Educational & Emotional Impacts of Remote Learning

Last fall I was blessed to meet a community of parents who felt a commitment to advocacy for the choice of in person public education not only for their own school-age children, but for all the students in our district, county, and state. While we amassed a large online following for this movement, there is a core group of us who worked (and continue to work) on behalf of our community. This work was not just about social media posts and comments, there was an incredible amount of research, networking, brain-storming, and most importantly listening to the stories of the families that we met along the way. In an effort to both raise awareness of the criticality of supporting choice for in person education we worked with educational and mental health experts to put together a virtual Town Hall that showcased a wide breadth of considerations, strategies for navigating the various impacts, and resources for how to address the educational equity gap that results from remote learning.

A replay of the event is available here:

Education & Emotional Impacts of Remote Learning ~ December 7, 2020

Personally, what I find most compelling is the fact that we put this together months before we had the WCASD academic data which unequivocally shows that remote learning not only impacted all students’ performance, but that it disproportionately impacted our minority student population with the most decline occurring with Hispanic & African-American students. These facts were initially disputed by WCASD despite the data coming directly from them, and when confronted about their claims that the data was illegitimate the response was that is was unfair because it didn’t include acknowledgement of what the district was doing to address it. Since that initial report additional data has been published by the district, and while they have re-framed the metrics the result is still the same…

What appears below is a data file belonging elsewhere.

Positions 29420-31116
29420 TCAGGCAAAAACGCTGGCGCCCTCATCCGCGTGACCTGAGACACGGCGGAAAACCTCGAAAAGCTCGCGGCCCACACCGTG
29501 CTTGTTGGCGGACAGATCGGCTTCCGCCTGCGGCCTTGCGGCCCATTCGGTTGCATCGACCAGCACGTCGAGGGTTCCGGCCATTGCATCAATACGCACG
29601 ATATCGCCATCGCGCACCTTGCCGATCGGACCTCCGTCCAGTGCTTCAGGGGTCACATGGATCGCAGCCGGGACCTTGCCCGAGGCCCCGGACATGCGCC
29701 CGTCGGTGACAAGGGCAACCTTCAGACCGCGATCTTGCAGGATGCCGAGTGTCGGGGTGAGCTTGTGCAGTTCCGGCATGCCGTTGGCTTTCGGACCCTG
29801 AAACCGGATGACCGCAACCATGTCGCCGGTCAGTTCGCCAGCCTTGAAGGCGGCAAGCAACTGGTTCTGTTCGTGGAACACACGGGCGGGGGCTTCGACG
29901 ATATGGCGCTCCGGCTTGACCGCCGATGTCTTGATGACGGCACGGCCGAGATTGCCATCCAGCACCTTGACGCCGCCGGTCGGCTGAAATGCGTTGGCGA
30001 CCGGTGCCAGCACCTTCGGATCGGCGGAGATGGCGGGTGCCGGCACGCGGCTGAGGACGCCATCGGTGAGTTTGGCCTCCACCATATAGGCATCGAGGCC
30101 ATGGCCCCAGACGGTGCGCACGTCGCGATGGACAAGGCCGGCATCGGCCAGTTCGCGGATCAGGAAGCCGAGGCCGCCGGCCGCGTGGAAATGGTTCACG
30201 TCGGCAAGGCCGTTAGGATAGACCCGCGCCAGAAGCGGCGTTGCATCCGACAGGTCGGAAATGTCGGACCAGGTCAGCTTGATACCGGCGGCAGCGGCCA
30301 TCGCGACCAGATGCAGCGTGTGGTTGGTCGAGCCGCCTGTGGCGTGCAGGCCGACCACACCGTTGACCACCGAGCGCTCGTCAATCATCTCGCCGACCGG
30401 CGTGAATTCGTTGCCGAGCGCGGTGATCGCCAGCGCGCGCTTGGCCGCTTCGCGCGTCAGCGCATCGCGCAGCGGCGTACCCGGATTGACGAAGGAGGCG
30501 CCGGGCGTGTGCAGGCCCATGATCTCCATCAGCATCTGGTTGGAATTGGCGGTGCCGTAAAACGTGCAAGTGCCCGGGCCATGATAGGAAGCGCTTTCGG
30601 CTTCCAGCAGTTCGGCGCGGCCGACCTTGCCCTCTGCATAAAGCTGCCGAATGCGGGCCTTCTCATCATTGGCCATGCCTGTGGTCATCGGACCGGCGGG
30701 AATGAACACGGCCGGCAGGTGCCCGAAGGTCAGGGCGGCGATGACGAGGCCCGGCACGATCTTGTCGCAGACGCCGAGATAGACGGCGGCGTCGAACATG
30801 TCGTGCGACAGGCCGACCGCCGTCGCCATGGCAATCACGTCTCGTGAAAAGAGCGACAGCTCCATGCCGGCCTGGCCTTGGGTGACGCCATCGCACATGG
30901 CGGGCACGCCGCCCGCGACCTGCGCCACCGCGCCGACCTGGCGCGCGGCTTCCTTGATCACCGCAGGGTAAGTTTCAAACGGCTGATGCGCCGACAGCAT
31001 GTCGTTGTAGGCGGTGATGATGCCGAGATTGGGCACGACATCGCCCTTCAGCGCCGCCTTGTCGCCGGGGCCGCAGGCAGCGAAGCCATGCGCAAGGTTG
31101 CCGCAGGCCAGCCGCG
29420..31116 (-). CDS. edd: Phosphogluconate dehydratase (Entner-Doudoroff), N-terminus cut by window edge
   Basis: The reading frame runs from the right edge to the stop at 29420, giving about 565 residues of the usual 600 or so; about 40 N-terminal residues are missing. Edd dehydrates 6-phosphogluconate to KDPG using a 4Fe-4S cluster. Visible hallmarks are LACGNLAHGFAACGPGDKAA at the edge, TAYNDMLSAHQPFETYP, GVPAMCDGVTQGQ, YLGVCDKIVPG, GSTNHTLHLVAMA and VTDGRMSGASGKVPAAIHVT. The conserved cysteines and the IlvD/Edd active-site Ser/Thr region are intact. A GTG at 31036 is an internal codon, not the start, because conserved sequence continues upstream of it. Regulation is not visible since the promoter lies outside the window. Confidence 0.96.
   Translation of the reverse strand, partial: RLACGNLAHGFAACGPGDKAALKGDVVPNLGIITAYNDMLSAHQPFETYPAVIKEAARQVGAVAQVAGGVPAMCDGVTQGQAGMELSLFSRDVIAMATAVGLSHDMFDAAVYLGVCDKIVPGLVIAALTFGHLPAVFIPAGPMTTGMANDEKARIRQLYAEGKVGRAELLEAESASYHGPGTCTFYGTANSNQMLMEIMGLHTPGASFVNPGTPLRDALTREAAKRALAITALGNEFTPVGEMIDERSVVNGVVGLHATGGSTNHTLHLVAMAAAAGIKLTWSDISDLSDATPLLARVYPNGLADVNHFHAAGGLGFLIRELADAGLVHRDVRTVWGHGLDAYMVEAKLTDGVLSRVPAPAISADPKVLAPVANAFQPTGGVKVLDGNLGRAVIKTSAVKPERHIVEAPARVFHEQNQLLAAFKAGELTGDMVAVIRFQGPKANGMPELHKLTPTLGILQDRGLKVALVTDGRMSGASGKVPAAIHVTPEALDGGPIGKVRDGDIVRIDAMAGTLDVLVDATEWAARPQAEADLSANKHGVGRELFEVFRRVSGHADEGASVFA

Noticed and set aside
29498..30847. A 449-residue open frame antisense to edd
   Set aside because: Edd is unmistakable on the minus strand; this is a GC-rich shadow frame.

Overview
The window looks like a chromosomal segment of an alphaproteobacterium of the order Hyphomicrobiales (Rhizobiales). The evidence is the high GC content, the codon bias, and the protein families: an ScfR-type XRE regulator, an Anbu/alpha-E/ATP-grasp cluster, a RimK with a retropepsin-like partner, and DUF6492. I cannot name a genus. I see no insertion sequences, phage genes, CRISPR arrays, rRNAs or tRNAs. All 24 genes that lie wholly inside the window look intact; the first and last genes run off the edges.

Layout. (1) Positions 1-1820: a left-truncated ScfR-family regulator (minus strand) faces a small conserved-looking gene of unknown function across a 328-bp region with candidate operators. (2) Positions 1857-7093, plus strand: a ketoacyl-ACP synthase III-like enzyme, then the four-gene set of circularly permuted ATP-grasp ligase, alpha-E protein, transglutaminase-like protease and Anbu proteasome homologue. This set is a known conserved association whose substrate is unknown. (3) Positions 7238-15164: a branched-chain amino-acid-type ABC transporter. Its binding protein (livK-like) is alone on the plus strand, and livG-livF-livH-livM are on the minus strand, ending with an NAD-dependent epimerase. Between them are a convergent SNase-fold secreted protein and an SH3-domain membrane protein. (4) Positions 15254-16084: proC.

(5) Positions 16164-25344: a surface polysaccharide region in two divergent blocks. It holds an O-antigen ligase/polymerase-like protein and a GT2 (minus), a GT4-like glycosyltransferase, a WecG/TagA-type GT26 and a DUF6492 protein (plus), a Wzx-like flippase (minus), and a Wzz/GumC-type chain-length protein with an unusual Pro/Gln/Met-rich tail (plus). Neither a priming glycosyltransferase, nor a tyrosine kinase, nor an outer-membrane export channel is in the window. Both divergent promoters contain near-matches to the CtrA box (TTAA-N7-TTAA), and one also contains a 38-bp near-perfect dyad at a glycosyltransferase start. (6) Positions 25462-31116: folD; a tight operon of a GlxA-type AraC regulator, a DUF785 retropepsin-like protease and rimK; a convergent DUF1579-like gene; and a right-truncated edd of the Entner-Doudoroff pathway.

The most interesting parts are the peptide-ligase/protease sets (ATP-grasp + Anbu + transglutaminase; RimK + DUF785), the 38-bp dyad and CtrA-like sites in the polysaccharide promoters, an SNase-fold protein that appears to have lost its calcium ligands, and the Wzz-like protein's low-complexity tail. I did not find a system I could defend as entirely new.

As a parent, and as a candidate for School Director, I find that response concerning. I am concerned that the current WCASD administration and School Directors are first and foremost concerned about how this data reflects on them or that they get credit for how they are “trying” to fix it. That is a response of hubris and hurt pride and not one of accountability.

To then go one step further and try to discredit the parents working tirelessly to raise community awareness… to call them bullies or discontents. To falsely discredit them by telling principals and board members that these advocates are named plaintiffs in a “open schools” lawsuit when they are not. This is one of the many reasons I have stepped forward as a candidate for School Director. There is no room for hubris in public education nor is this the time for participation awards. Our childrens’ future is too important to sacrifice for the pride or ego of a few.

If you agree, and want to see a representative for Region 3 that believes academic excellence & equity begins and ends with truth, transparency, and humility then consider me when you cast your vote for WCASD School Director – Region 3 on May 18th!

Additional Information on the Town Hall: Educational & Emotional Impacts of Remote Learning